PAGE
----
Staff Publications

Staff Publications

  • external user (warningwarning)
  • Log in as
  • language uk
  • About

    'Staff publications' is the digital repository of Wageningen University & Research

    'Staff publications' contains references to publications authored by Wageningen University staff from 1976 onward.

    Publications authored by the staff of the Research Institutes are available from 1995 onwards.

    Full text documents are added when available. The database is updated daily and currently holds about 240,000 items, of which 72,000 in open access.

    We have a manual that explains all the features 

Record number 443721
Title Conclusions: Multiple dimensions of human engagement with the Antarctic environment
Author(s) Liggett, D.; Lamers, M.A.J.; Tin, T.; Maher, P.T.
Source In: Antarctic Futures - Human Engagement with the Antarctic Environment / Tin, T., Liggett, D., Maher, P.T., Lamers, M.A.J., Dordrecht : Springer - ISBN 9789400765818 - p. 335 - 351.
DOI https://doi.org/10.1007/978-94-007-6582-5_15
Department(s) Environmental Policy
WASS
Publication type Peer reviewed book chapter
Publication year 2014
Abstract The future scenarios developed by the contributors to this volume communicate a strong message. They concur that existing environmental management practices and the current system of governance are insufficient to meet the obligations set out under the Madrid Protocol to protect the Antarctic environment, let alone to address the challenges facing a warmer and busier Antarctic in the twenty-first century and beyond. However, not all is doom and gloom. A variety of environmental protection provisions have already been agreed. Reassertion and full compliance to their objectives, as well as wider use of existing environmental management tools (e.g. monitoring, information sharing, systematic designation of protected areas) can significantly increase the protection of the Antarctic environment. Notwithstanding, contentious and strategic issues need to be addressed urgently and proactively. Long-term and large-scale considerations need to permeate throughout all the steps of planning, decision making, implementation, enforcement, monitoring and compliance. Decisions should be guided by long-term visions and goals that are supported by genuine commitment from all actors. Multiple dimensions and perspectives of human engagement with the Antarctic environment (e.g. time, space, individual and collective values, ecosystems) need to be taken into consideration. Effective Antarctic environmental governance can only exist within the context of a stable and supportive governance regime that is invested with genuine political will and necessary resources. This ultimately depends on how much Antarctic Treaty Parties or, in fact, humankind in general, want to protect the Antarctic environment. The future of human engagement with the Antarctic environment draws on basic human values that underlie all decision making. We strongly recommend continued and coordinated studies into the values that different publics and Antarctic Treaty Party members actually associate with Antarctica and into how these values manifest themselves in human behaviour in Antarctica as well as in its governance. Finally, the Antarctic exists within a global context, and its environment cannot be protected through efforts within the Antarctic only. The sustainability of the Antarctic environment also depends on the preservation and broadening of agreed provisions within the Antarctic Treaty System (ATS), links between the ATS and other relevant global environmental agreements and global environmental initiatives.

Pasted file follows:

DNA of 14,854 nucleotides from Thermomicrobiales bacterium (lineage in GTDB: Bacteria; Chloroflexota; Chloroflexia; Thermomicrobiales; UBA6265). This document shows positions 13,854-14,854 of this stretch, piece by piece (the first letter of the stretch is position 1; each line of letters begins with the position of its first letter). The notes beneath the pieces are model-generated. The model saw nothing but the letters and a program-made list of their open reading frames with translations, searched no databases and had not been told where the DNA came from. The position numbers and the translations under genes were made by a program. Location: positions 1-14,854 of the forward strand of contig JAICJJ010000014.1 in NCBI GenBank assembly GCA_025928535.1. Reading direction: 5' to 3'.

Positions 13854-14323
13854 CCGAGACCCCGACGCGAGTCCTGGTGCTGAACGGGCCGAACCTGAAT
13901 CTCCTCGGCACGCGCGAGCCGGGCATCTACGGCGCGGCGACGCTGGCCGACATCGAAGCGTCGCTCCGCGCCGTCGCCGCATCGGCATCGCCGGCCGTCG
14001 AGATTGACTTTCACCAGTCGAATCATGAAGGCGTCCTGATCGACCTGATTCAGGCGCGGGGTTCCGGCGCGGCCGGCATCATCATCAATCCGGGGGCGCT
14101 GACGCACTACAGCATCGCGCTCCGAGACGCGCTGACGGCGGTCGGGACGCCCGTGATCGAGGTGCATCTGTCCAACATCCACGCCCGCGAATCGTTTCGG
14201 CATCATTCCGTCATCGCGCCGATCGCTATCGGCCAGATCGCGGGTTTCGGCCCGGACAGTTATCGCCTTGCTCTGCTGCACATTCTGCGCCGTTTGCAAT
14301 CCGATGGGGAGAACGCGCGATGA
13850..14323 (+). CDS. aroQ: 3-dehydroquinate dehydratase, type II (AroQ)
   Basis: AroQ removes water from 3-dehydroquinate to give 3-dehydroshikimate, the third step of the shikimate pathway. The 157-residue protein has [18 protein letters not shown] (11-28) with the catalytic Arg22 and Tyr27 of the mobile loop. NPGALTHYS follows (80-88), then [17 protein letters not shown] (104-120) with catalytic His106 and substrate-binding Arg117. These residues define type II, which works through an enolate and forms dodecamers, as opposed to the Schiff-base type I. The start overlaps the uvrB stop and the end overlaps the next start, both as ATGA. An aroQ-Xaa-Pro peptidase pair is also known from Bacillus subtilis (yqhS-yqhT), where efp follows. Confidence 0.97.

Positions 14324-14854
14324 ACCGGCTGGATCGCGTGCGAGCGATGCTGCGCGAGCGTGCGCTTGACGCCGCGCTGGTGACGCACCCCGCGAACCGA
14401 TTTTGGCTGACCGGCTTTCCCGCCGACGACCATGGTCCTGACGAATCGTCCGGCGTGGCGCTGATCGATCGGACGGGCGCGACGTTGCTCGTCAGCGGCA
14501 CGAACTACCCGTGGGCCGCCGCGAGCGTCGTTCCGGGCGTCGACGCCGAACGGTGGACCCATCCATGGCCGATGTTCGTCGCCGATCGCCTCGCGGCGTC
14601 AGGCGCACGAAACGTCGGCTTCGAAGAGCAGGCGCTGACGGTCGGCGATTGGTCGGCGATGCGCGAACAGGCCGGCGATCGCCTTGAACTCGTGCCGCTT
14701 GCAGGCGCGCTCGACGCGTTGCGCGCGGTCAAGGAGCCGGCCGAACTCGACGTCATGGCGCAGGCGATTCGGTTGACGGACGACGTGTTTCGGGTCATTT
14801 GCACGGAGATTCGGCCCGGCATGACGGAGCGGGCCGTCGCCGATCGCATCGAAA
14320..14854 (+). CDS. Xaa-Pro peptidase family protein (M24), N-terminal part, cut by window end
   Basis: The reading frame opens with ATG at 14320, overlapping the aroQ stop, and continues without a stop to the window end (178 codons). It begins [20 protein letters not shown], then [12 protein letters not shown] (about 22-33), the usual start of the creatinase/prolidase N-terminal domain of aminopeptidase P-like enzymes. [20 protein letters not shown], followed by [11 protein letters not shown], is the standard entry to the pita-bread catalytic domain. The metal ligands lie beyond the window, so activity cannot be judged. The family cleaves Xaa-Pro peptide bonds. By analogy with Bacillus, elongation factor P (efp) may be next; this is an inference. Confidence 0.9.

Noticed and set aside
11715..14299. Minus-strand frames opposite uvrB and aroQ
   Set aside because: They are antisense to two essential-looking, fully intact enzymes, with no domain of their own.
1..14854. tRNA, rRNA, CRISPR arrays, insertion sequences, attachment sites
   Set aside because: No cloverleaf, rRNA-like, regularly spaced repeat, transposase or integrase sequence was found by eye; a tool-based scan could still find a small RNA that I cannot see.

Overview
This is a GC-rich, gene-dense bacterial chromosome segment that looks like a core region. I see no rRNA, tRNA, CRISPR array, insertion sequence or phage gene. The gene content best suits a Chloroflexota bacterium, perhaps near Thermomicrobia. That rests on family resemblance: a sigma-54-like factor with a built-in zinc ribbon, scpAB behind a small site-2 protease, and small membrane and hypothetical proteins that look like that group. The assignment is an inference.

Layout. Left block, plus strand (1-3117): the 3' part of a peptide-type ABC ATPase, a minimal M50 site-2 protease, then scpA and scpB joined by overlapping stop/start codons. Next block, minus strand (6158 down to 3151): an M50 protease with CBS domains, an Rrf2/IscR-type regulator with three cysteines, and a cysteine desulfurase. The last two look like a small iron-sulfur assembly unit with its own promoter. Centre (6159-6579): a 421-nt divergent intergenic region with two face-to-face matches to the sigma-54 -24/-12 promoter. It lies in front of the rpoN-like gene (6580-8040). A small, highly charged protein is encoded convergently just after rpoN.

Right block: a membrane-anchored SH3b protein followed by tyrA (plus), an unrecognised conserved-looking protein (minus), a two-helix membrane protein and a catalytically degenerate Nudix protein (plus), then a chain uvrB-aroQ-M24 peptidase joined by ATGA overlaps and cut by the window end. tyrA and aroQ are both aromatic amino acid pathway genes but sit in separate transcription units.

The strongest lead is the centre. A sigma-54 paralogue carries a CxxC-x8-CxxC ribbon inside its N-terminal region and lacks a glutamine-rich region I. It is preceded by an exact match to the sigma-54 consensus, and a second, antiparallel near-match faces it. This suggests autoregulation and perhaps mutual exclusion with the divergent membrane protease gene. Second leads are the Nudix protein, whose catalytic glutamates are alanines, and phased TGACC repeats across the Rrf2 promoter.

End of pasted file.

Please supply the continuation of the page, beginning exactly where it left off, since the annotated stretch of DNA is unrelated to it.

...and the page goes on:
Comments
There are no comments yet. You can post the first one!
Post a comment
 
Please log in to use this service. Login as Wageningen University & Research user or guest user in upper right hand corner of this page.